Growing up in the buckeye state, I have had a buckeye or two (thousand) and while the recipe is indeed very simple, not all buckeyes are created equal.
The very basics of this recipe are peanut butter and chocolate. Perhaps you’ve heard of this teensy little company that makes a candy based on that very flavor combination?! It’s not like it works or anything, right? I mean, yours truly may have used a chocolate bar to scoop peanut butter out of the jar a time or two but I’m not confirming that. Whether someone got chocolate in your peanut butter or peanut butter in your chocolate, just be thankful they did.
Buckeyes represent home to me, maybe that has something to do with my affection for them. Ohio is the Buckeye State, the state tree is the Buckeye and even our football team has the same name.
My first football memories are of my grandfather sitting in his recliner in front of the television. If you grew up in any part of the country where football is a near religious experience, chances are you have similar memories.
The months from August to December (and if you’re lucky, January) have always meant football season. As a teenager, it was high-school games and as I graduated to the next level of education, the tradition carried on. The season starts out in the thick heat of Midwestern summer, the air so heavy your lungs can barely allow it in. Slowly as the season progresses, Autumn begins to settle in and the temperatures begin to drop making night games only slightly less enjoyable. Night games have always been my favorite, watching the field come to life under the bright lights of a thousand bulbs. Bundled up from head to toe, hooded sweatshirts under bulky coats. Blankets draped over chilled legs, cheeks and noses pink from the cold, hands wrapped around steaming Styrofoam cups of hot chocolate… and always a buckeye or two.
- 1 1/2 c. smooth peanut butter
- 3 c. confectioners sugar
- 1 stick unsalted butter, room temp
- 1/4 tsp fine sea salt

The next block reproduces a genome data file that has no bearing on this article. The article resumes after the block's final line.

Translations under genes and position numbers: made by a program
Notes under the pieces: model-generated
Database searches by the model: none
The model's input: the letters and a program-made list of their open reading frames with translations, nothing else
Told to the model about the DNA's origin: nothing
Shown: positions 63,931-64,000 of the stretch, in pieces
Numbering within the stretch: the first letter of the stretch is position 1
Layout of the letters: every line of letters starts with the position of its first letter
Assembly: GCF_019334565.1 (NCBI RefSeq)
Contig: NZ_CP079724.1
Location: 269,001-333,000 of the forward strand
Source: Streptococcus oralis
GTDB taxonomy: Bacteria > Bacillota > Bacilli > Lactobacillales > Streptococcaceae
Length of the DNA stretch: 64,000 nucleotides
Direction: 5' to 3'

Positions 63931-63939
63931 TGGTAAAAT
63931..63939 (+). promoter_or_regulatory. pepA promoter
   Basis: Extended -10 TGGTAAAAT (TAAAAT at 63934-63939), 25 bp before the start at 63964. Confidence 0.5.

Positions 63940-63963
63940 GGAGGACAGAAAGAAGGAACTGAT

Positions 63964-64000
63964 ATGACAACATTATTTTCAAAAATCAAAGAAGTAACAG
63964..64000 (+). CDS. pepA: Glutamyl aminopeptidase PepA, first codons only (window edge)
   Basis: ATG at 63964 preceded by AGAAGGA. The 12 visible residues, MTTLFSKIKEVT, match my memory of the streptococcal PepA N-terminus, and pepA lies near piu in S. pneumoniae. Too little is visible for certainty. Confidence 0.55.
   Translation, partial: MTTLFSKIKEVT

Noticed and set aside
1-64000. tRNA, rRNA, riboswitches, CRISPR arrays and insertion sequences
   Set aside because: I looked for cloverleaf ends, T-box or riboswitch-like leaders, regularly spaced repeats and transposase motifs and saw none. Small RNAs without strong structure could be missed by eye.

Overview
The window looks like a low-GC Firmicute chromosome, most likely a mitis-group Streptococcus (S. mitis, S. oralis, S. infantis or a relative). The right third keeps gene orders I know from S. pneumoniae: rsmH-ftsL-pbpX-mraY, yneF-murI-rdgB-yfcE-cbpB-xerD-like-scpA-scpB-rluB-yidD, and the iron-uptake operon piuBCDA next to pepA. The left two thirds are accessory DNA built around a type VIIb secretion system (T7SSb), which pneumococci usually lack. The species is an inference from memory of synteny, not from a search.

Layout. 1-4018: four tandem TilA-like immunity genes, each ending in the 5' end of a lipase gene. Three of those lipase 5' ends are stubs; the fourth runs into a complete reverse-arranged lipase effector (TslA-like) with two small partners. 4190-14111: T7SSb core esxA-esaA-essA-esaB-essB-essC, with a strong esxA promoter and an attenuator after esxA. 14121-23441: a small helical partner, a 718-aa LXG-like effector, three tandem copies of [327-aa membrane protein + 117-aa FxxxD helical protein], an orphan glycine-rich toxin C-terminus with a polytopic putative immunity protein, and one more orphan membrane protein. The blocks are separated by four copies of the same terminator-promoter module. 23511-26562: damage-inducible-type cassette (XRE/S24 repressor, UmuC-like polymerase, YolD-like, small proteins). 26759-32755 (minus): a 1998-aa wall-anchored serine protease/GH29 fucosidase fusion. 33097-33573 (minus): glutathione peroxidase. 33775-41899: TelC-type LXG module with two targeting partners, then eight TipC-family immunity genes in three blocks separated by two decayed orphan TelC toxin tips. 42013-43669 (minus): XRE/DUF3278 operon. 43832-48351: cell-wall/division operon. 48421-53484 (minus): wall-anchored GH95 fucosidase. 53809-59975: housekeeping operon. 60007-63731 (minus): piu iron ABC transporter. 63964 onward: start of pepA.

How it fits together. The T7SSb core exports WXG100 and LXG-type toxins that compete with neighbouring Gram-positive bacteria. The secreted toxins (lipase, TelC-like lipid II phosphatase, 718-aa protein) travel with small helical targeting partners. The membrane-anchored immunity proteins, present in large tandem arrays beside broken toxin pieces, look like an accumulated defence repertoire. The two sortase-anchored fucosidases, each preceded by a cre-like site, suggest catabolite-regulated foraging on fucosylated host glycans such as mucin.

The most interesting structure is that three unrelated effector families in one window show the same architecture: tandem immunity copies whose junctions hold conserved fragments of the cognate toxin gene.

- 1/4 c. cream cheese, softened (2 oz)
- 1 tsp. vanilla
- 12 oz dark chocolate (I used 70% Lindt chocolate bars)
- Cream peanut butter, cream cheese and butter together until completely smooth and free of any lumps.
- Add vanilla, salt and sugar to mixture, beat until combined.
- Using a 1 ounce scoop or tablespoon, scoop balls of peanut butter mixture and place on parchment-lined baking sheet.
- Roll (in your hands) to smooth out and round. Set in the refrigerator to chill for at least 2 hours.
- Break chocolate bars into small pieces, place in a microwave safe bowl. Put in microwave for 30 seconds, stir, put back in for another 10 seconds. Repeat in 10 second increments until chocolate is mostly melted (a few pieces the size of peas are ok). Stir and set aside. The residual heat will melt any tiny pieces of chocolate. Let it cool until the bowl no longer feels warm.
- Using a skewer or toothpick, pierce peanut butter ball and dip into the chocolate about 3/4 up the sides. Place on parchment-lined baking sheet. Chill for an hour or until chocolate has set up.
- Tip: If you want a thinner coating, dip when the chocolate is warmer. If you want a thicker coating of chocolate, let the chocolate cool more. It will become thicker as it cools, giving you a thicker layer of chocolate.
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Whenever I see figs, I must buy them. I can’t quite help myself, they are just so sexy. Then my brain starts spinning with all the possible things to do with them. When I am visiting my family in Ohio, I always try to make something special. Something that I know for sure they have never had before. Sometimes it goes over well and sometimes, maybe not so much. I think this one was a winner.